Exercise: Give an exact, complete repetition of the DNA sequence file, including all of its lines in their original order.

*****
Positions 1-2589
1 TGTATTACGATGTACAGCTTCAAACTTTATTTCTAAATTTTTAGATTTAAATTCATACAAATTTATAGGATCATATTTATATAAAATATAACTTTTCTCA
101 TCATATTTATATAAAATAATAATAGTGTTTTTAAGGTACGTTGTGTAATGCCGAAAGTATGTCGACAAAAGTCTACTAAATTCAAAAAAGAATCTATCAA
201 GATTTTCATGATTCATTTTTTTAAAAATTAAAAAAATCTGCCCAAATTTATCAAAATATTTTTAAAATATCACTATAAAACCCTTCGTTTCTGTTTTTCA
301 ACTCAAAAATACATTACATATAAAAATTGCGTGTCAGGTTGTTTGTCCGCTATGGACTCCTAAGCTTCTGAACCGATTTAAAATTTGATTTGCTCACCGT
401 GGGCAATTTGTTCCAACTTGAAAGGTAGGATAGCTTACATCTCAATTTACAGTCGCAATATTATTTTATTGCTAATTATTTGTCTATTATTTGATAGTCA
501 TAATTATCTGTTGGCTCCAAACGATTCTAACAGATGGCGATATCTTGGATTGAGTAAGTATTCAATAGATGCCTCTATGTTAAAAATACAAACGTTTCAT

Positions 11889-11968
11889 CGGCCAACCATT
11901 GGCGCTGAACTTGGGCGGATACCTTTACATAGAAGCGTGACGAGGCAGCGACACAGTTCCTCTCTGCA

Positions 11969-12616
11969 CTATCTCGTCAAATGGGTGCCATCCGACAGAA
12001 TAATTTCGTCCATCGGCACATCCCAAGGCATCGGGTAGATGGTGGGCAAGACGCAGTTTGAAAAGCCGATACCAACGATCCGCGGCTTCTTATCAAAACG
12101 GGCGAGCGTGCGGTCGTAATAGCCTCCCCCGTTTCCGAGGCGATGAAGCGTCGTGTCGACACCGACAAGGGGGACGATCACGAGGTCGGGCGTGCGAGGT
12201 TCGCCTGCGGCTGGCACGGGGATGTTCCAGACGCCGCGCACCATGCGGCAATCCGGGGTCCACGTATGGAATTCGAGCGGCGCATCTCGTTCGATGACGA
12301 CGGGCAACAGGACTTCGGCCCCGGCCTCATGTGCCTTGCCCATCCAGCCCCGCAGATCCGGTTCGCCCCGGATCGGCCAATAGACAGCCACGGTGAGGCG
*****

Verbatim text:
Positions 1-2589
1 TGTATTACGATGTACAGCTTCAAACTTTATTTCTAAATTTTTAGATTTAAATTCATACAAATTTATAGGATCATATTTATATAAAATATAACTTTTCTCA
101 TCATATTTATATAAAATAATAATAGTGTTTTTAAGGTACGTTGTGTAATGCCGAAAGTATGTCGACAAAAGTCTACTAAATTCAAAAAAGAATCTATCAA
201 GATTTTCATGATTCATTTTTTTAAAAATTAAAAAAATCTGCCCAAATTTATCAAAATATTTTTAAAATATCACTATAAAACCCTTCGTTTCTGTTTTTCA
301 ACTCAAAAATACATTACATATAAAAATTGCGTGTCAGGTTGTTTGTCCGCTATGGACTCCTAAGCTTCTGAACCGATTTAAAATTTGATTTGCTCACCGT
401 GGGCAATTTGTTCCAACTTGAAAGGTAGGATAGCTTACATCTCAATTTACAGTCGCAATATTATTTTATTGCTAATTATTTGTCTATTATTTGATAGTCA
501 TAATTATCTGTTGGCTCCAAACGATTCTAACAGATGGCGATATCTTGGATTGAGTAAGTATTCAATAGATGCCTCTATGTTAAAAATACAAACGTTTCAT

Positions 11889-11968
11889 CGGCCAACCATT
11901 GGCGCTGAACTTGGGCGGATACCTTTACATAGAAGCGTGACGAGGCAGCGACACAGTTCCTCTCTGCA

Positions 11969-12616
11969 CTATCTCGTCAAATGGGTGCCATCCGACAGAA
12001 TAATTTCGTCCATCGGCACATCCCAAGGCATCGGGTAGATGGTGGGCAAGACGCAGTTTGAAAAGCCGATACCAACGATCCGCGGCTTCTTATCAAAACG
12101 GGCGAGCGTGCGGTCGTAATAGCCTCCCCCGTTTCCGAGGCGATGAAGCGTCGTGTCGACACCGACAAGGGGGACGATCACGAGGTCGGGCGTGCGAGGT
12201 TCGCCTGCGGCTGGCACGGGGATGTTCCAGACGCCGCGCACCATGCGGCAATCCGGGGTCCACGTATGGAATTCGAGCGGCGCATCTCGTTCGATGACGA
12301 CGGGCAACAGGACTTCGGCCCCGGCCTCATGTGCCTTGCCCATCCAGCCCCGCAGATCCGGTTCGCCCCGGATCGGCCAATAGACAGCCACGGTGAGGCG